This is gold. This developer has a bold captcha solution.

  • 21
    bold as

    h1 {
    font-size: 100em;
    font-weight: 900;

  • 7
    I don't think this will really work...
  • 71
    It's a fairly standard tactic to filter out lesser bots called a Honey Pot.

    However they should make the input hidden so it can only possibly be completed by a bot and not a user in error.
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  • 4
    @LynxMagnus too few upvotes here
  • 3
    A modification to this can be random chances of the input field to be filled or not. So only a human will understand if it is to be filled or not.
    And a bit of assistance through placeholder
  • 8
    @LynxMagnus That used to work but bots are smart enough now to check if a field is hidden. So if anything this approach as bad as it looks is possibly better.
  • 9
    The real problem here is Bootstrap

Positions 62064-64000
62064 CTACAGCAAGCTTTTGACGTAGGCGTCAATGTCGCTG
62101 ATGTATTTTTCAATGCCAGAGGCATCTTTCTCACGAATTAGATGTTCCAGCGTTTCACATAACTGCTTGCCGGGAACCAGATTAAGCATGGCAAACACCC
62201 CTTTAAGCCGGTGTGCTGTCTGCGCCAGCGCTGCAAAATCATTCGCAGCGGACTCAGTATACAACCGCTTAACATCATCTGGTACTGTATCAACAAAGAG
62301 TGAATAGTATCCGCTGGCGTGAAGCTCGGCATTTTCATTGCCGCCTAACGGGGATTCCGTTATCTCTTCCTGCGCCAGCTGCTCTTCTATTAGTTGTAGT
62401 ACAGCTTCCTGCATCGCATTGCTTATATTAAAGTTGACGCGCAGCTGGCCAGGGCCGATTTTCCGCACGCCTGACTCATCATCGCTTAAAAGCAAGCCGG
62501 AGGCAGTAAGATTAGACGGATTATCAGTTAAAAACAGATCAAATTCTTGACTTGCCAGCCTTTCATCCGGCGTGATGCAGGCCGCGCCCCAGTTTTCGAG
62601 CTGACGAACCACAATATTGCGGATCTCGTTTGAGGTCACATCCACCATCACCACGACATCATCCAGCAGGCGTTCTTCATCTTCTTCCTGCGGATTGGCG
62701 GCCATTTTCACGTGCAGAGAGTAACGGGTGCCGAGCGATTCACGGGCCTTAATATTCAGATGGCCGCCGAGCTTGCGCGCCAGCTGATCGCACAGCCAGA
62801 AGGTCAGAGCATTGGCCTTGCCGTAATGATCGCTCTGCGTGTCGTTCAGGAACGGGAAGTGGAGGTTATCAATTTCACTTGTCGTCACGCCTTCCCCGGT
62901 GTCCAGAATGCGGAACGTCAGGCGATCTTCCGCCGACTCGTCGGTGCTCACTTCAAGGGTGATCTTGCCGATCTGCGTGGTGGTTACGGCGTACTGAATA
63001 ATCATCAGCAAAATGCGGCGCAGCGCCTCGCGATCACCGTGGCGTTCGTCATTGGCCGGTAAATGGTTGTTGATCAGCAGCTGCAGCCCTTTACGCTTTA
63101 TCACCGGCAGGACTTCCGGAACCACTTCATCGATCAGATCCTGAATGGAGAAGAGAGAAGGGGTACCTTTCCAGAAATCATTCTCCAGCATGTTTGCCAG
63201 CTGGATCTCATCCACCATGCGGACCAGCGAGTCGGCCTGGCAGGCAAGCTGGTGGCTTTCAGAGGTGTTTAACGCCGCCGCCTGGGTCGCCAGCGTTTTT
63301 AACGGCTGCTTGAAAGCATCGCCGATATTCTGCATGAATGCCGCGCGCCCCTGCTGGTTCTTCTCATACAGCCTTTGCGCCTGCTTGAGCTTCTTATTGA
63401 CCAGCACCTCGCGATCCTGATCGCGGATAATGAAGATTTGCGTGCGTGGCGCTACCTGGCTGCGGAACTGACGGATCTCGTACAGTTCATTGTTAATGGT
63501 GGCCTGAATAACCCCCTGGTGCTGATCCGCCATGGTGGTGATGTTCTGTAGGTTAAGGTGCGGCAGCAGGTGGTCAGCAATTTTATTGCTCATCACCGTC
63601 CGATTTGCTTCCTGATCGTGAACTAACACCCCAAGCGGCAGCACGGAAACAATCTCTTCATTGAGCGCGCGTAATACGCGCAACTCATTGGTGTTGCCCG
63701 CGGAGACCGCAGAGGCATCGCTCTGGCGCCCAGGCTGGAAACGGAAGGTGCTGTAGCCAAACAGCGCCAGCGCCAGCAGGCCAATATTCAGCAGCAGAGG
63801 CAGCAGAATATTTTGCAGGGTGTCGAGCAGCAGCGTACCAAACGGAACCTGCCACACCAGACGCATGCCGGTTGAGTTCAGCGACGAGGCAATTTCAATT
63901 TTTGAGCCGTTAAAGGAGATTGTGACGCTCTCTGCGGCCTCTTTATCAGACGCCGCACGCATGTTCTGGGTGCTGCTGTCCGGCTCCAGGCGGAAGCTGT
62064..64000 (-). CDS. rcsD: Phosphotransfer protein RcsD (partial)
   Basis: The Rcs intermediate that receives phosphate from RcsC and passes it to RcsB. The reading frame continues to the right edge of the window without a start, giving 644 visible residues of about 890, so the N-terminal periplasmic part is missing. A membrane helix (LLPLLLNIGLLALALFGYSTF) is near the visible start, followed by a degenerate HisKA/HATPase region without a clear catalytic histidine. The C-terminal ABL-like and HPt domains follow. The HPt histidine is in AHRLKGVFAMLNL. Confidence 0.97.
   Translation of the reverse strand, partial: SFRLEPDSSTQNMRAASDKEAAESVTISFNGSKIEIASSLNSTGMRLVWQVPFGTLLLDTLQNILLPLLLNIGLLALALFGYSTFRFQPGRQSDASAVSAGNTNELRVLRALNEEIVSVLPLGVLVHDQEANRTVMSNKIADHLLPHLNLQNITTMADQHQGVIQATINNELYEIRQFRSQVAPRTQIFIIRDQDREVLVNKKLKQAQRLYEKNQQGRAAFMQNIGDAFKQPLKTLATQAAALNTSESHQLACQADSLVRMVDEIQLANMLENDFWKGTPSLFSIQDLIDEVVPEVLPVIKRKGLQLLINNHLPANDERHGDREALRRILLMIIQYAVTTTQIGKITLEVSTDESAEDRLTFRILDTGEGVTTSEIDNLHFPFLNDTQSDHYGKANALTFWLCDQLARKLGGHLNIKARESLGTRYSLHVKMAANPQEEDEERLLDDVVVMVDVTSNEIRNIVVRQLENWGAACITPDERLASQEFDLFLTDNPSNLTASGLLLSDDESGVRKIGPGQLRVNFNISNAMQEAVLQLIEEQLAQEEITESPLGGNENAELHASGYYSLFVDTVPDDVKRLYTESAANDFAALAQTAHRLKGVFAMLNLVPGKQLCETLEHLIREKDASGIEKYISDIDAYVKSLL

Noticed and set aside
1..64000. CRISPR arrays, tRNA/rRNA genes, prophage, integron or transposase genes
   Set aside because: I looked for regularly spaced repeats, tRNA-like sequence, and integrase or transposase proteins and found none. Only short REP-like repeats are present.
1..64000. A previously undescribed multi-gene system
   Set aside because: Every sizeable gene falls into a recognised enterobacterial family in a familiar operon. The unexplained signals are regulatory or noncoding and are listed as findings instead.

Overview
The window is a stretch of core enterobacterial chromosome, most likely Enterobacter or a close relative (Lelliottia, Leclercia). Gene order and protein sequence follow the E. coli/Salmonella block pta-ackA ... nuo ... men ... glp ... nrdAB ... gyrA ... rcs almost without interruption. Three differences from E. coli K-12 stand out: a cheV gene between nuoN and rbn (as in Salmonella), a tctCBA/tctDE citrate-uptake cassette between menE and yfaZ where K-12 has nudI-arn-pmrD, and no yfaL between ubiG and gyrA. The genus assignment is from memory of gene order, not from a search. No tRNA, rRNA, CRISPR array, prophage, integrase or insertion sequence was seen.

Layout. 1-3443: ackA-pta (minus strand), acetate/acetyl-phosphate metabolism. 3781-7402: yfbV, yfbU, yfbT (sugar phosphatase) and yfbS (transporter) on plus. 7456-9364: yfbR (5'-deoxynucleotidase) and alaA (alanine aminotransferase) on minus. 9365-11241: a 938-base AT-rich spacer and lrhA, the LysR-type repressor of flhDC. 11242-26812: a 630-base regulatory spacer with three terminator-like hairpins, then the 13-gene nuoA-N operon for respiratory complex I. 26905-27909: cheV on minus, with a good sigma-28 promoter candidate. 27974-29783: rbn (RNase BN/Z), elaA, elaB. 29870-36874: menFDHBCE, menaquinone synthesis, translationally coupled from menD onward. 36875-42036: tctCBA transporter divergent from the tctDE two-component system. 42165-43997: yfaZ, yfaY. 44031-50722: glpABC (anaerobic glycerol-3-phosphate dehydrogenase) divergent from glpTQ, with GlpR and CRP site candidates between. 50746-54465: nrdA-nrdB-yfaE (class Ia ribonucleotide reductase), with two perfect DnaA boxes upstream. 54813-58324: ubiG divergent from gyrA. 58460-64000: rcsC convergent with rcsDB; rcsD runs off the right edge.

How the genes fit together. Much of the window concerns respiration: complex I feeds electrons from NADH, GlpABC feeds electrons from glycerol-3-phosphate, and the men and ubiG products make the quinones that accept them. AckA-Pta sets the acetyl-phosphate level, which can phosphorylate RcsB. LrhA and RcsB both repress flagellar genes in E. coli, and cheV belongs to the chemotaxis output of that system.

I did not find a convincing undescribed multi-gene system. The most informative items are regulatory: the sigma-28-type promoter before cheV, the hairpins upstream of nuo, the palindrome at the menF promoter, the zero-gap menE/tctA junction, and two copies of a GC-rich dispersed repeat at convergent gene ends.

• 6
    @jackdh I use a text field with visibility: none;
  • 4
    Damn it, this is pure genius!

    And have the name attribute name="address2"
  • 3
    That works well, although you normally hide it. The idea is a bot cannot read the placeholder text, so a bot will fill it in based on its type, the form submits successfully from the front end, but is thrown out by the api if the field is not blank.
  • 2
    @jackdh You're right that a Honey Pot, even when used correctly won't stop all bots, but will certainly catch a few.

    You're security approach should be composed of many different approaches.

    Hopefully these guys have implemented the others rather more successfully than this one.
  • 6
    It's called a honeypot, you normally hide the field with CSS, so only bots will fill it making the form fail.
  • 4
    @George1 I do that too, works like a charm.
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